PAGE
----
Figure 1: Dorsal surface of human adult dry sacrum shows the measured parameters of sacral hiatus: (1) Length of sacral hiatus measured from its apex to the midpoint of its base. (2) Width of the base of sacral hiatus measured between the inner aspects of inferior limit of sacral cornua. (3) Linear distance from the apex of sacral hiatus perpendicular to a line drawn between the midpoints of the medial margins of the second dorsal sacral foramina. (4) Linear distance between the apex of sacral hiatus and the left superolateral sacral crest (B). (5) Linear distance between the apex of sacral hiatus and the right superolateral sacral crest (A). (6) Linear distance between the right and left superolateral sacral crests

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AP lumbosacral spine radiographs

Only radiographs with best alignment and without any evidence of sacral fracture were used in the present study. Radiographs were classified into 2 groups according to gender (30 female and 30 male). SH was assessed in each radiograph for its shape, the level of its apex and base, and these data were compared according to gender. The results of all measured parameters of SH were compared with those of other studies on the Egyptian and other populations.

Statistical analysis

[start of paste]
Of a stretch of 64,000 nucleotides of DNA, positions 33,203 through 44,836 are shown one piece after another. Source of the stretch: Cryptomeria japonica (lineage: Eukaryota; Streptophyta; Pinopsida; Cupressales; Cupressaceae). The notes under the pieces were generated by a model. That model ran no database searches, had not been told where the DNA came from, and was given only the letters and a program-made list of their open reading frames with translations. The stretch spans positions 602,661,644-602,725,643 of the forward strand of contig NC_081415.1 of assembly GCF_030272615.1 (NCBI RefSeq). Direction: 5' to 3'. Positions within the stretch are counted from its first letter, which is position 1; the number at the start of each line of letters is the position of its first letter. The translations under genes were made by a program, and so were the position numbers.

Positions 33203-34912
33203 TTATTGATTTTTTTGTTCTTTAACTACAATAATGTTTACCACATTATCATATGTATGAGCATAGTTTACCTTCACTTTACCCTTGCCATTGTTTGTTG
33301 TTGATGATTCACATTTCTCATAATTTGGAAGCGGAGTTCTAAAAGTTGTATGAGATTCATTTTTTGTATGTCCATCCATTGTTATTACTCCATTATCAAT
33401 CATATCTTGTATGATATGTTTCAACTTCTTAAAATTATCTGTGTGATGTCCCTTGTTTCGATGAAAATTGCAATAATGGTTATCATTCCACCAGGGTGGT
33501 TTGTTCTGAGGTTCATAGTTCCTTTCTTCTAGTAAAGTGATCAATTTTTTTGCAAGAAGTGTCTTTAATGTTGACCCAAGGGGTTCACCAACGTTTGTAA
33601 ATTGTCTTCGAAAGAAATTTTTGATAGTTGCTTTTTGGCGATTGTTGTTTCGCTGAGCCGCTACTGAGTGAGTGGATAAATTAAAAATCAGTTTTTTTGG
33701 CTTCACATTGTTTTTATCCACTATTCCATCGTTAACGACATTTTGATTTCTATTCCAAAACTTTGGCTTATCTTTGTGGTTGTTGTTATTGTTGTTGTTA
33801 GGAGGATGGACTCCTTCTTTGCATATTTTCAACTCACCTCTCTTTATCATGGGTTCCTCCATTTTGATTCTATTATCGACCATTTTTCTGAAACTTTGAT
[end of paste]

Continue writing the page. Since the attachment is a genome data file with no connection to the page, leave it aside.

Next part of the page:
All measurements and frequencies of the data were tabulated and separated according to sacral indices. Statistical Package for the Social Science (version 12) software (SPSS) was used for the analysis. The mean and standard deviation (SD) for each of the measurements were assessed. A comparison of the values of all measurements was made among groups using Student's t test. Differences among groups were considered statistically significant at P values of less than 0.05.


  Results Top


Sex determination and assessment of sacra

[Table 1] shows the mean and standard deviation of maximum height, width, curved length, sacral, and curvature indices in the total, male and female Egyptian adult sacra. The maximum sacral height, maximum curvature length, and curvature index were significantly increased in male than in female sacra, whereas the maximum sacral width was not changed in both groups.
Table 1: Measured parameters and calculated indices of Egyptian adult dry sacra

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Assessment of sacral hiatus in boney sacra

SH was evaluated in each sacrum according to its shape. There were 5 shapes of SH in examined sacra: Inverted U, inverted V, irregular, dumbbell, and partial sacral agenesis [Table 2] and [Figure 2], [Figure 3], [Figure 4]. The inverted U- and V-shaped SH were the most common shapes in both total and male sacra followed by the irregular shaped, whereas the dumbbell-shaped SH was the most common in female sacra followed by irregular and inverted V-shaped SH. The absent SH were observed only in 2 male sacra. Deficient dorsal sacral wall was observed in 1 male examined sacra.